I like cubbies, the little places you have to go seek.
I also like Indian Jones. Hands down, The Last Crusade is one of my most all time favorite films. I've enjoyed films from the Goonies to National Treasure, and have been intrigued with the legacy of a culture and how it is protected then sought back out through artifacts (maps). So, when I found myself at an art event with no art and was handed a map, I have to say I was a bit intrigued.
I have been doing the photography for a project with local artist Leigh McCarthy who was a part of a group show that showed in the spiral cases up on Market Street/Portola in Twin Peaks a few weeks back. It was at her event I was handed the map. I took the 67 bus up and romped back down to the Mission as my excursion. Here's a little peek at what was up.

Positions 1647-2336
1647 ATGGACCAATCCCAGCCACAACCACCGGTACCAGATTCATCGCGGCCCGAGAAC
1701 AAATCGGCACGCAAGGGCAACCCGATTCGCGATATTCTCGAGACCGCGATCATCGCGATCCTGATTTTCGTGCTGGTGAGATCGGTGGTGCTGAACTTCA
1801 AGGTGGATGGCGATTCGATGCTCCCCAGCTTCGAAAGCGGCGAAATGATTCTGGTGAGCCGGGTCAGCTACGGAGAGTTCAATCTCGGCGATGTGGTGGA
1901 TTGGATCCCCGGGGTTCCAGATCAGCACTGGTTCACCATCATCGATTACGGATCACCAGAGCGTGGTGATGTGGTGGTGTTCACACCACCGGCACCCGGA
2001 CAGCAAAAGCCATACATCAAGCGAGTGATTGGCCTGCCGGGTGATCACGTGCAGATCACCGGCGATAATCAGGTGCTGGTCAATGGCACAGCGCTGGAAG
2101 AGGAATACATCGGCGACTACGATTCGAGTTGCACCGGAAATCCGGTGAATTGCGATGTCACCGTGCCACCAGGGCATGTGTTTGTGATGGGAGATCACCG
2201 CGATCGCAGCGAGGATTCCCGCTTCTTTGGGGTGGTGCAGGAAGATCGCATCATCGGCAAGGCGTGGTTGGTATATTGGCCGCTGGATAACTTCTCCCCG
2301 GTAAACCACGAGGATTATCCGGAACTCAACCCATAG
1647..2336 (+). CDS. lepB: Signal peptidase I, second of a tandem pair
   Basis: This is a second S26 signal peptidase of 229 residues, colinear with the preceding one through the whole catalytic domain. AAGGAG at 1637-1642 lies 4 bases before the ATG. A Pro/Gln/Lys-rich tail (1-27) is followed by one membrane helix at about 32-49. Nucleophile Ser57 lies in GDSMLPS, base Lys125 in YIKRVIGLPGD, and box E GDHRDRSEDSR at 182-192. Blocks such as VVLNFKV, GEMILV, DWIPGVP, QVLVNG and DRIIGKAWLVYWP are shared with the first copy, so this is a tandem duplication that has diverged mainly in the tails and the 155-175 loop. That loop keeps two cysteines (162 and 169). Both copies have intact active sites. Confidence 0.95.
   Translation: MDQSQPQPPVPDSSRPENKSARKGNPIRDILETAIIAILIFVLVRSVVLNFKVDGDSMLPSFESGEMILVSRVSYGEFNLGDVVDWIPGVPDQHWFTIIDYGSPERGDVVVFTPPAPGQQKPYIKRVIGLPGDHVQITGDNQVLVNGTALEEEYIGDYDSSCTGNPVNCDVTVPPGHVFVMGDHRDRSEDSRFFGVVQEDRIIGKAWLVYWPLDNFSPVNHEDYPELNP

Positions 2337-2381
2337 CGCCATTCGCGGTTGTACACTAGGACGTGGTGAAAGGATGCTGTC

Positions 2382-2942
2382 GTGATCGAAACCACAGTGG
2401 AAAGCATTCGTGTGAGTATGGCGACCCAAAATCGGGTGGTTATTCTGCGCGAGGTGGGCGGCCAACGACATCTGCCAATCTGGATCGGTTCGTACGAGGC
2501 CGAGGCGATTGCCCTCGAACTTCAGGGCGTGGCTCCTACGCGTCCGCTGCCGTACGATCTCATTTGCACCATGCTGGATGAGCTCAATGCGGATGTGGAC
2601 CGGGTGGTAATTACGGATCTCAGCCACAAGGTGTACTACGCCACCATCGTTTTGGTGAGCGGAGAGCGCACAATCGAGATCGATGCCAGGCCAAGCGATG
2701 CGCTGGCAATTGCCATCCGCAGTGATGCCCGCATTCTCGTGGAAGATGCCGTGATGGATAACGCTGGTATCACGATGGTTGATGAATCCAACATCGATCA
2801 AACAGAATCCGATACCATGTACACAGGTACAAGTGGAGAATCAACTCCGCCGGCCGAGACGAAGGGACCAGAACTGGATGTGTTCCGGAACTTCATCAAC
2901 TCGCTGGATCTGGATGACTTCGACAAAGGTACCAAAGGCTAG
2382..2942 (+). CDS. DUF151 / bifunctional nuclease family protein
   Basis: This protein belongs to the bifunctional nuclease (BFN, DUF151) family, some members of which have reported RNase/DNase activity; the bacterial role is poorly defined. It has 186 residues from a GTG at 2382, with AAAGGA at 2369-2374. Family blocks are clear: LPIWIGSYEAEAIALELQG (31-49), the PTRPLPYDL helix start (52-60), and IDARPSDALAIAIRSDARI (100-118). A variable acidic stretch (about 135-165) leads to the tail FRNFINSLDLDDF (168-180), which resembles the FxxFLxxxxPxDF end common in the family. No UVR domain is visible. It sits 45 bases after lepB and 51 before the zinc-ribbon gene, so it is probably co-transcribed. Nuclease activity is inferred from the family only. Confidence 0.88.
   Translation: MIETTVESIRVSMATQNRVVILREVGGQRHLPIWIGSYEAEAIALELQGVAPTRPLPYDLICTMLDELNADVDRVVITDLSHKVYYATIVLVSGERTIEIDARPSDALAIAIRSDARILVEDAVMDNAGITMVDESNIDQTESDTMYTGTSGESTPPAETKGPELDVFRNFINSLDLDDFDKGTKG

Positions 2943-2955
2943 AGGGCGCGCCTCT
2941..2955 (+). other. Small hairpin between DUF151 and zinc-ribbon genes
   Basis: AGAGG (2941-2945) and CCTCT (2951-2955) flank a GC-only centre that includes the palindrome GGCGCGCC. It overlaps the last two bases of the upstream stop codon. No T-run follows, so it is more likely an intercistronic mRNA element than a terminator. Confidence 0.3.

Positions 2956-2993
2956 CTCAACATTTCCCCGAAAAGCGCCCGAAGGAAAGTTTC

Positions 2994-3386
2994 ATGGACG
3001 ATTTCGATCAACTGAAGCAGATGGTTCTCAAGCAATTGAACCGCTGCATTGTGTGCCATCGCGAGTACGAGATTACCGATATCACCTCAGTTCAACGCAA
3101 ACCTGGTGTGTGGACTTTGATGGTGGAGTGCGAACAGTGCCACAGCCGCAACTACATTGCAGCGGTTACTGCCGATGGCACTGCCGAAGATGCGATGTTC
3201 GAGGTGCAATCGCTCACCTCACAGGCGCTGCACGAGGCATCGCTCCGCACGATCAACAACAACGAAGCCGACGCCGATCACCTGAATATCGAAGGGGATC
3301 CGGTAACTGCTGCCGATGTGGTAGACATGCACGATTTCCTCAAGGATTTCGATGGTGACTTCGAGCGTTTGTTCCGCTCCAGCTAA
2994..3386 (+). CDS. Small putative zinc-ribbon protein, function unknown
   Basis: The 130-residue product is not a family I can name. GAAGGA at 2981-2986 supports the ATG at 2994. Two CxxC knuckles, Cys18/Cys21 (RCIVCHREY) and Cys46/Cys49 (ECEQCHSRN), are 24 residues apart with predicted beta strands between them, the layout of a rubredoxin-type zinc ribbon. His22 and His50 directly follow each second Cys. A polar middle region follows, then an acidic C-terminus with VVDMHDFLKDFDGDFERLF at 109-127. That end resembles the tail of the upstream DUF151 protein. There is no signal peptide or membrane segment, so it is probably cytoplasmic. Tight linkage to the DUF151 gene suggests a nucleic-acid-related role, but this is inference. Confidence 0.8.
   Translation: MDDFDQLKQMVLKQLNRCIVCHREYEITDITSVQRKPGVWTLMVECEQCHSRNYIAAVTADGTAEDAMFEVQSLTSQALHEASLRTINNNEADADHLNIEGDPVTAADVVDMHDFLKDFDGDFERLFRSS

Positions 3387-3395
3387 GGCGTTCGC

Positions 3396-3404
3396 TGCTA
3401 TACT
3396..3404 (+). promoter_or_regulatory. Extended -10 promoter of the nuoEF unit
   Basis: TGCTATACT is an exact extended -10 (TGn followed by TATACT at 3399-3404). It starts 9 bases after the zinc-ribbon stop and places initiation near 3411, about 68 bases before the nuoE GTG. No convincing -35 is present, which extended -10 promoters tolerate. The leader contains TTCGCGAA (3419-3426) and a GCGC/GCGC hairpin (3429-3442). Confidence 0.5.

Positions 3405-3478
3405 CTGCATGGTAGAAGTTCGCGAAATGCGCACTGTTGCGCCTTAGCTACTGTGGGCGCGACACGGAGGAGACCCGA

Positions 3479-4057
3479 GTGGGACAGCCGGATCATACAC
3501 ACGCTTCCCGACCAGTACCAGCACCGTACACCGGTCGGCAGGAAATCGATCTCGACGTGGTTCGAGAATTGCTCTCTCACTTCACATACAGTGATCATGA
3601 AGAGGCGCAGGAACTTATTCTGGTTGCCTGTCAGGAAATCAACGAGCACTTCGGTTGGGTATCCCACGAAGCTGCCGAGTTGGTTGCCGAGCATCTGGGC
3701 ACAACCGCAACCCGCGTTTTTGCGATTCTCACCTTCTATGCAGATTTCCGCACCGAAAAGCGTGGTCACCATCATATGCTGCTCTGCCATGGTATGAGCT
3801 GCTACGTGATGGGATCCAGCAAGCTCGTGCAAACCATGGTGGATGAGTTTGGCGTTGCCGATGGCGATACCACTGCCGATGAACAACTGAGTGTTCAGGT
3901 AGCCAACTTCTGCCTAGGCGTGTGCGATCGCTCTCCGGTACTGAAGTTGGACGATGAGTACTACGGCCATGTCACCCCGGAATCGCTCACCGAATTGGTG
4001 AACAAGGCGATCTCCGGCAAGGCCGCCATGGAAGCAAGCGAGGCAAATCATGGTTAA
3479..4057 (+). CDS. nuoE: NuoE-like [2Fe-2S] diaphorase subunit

So, it was nice to see that the city I live it thought that public art in public spaces was a good idea and already put the final touches on a city wide project Art in Storefronts. This project temporarily places original art installations by San Francisco artists in vacant storefront windows, engaging local artist in the revitalization of neighborhoods hard-hit by the economic downturn put on by the SF Arts Commission, Triple Base Gallery, and the San Francisco Office of Economic & Workforce Development.
This is the most original and inspiring way I have seen art displayed. The project allowed a unique opportunity of artist to showcase their creativity into free exhibition spaces while gathering public recognition for their work.
Same idea from before. Paper map and addresses to the art locations = adventure. I like. Tall cans + bus ride downtown. Here are a few snaps from the exploration.
Way to go MendeDesign for pumpin' out a sick adventure map. Green-e cerified, chlorine free and made in the USA. what what.